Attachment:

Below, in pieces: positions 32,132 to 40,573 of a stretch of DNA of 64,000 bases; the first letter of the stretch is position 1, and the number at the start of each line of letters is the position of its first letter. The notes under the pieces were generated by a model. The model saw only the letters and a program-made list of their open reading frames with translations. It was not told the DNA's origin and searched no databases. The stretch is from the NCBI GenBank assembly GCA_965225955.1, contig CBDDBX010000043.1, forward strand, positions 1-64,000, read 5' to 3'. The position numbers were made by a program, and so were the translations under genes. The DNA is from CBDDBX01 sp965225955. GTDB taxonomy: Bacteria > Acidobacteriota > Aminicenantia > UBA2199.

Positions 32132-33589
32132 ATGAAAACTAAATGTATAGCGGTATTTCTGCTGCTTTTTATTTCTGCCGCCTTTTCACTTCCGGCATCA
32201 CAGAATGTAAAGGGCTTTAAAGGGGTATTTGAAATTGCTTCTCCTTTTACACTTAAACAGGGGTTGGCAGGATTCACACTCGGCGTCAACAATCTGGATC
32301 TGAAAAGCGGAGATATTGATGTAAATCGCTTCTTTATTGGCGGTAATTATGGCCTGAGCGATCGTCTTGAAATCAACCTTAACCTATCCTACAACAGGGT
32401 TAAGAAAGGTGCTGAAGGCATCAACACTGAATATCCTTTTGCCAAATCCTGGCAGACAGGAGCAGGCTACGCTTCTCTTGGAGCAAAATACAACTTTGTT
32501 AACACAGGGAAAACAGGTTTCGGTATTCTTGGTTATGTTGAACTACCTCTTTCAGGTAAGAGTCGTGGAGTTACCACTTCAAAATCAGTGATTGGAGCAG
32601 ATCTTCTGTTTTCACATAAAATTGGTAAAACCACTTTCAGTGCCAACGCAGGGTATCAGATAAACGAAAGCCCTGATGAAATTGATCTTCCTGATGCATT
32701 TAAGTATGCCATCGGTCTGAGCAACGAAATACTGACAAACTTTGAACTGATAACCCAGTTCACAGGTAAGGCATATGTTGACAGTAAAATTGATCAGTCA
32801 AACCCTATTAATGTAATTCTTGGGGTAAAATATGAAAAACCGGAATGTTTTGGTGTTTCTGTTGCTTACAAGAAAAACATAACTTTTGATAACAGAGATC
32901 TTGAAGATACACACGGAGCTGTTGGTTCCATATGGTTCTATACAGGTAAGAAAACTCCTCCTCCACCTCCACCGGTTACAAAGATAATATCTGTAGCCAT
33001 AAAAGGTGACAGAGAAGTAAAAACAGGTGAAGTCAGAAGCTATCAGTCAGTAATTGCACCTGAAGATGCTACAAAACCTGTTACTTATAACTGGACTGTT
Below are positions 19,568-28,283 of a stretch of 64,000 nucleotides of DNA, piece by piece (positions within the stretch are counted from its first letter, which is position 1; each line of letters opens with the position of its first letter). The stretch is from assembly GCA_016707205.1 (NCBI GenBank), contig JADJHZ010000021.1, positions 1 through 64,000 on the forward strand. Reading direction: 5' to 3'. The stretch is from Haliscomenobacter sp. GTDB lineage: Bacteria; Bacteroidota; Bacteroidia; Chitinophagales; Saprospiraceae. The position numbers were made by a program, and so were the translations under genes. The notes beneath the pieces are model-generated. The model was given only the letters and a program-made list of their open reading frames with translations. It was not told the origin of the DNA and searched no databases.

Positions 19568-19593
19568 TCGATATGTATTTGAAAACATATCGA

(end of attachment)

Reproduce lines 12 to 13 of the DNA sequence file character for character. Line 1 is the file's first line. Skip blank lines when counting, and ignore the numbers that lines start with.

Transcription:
33001 AAAAGGTGACAGAGAAGTAAAAACAGGTGAAGTCAGAAGCTATCAGTCAGTAATTGCACCTGAAGATGCTACAAAACCTGTTACTTATAACTGGACTGTT
Below are positions 19,568-28,283 of a stretch of 64,000 nucleotides of DNA, piece by piece (positions within the stretch are counted from its first letter, which is position 1; each line of letters opens with the position of its first letter). The stretch is from assembly GCA_016707205.1 (NCBI GenBank), contig JADJHZ010000021.1, positions 1 through 64,000 on the forward strand. Reading direction: 5' to 3'. The stretch is from Haliscomenobacter sp. GTDB lineage: Bacteria; Bacteroidota; Bacteroidia; Chitinophagales; Saprospiraceae. The position numbers were made by a program, and so were the translations under genes. The notes beneath the pieces are model-generated. The model was given only the letters and a program-made list of their open reading frames with translations. It was not told the origin of the DNA and searched no databases.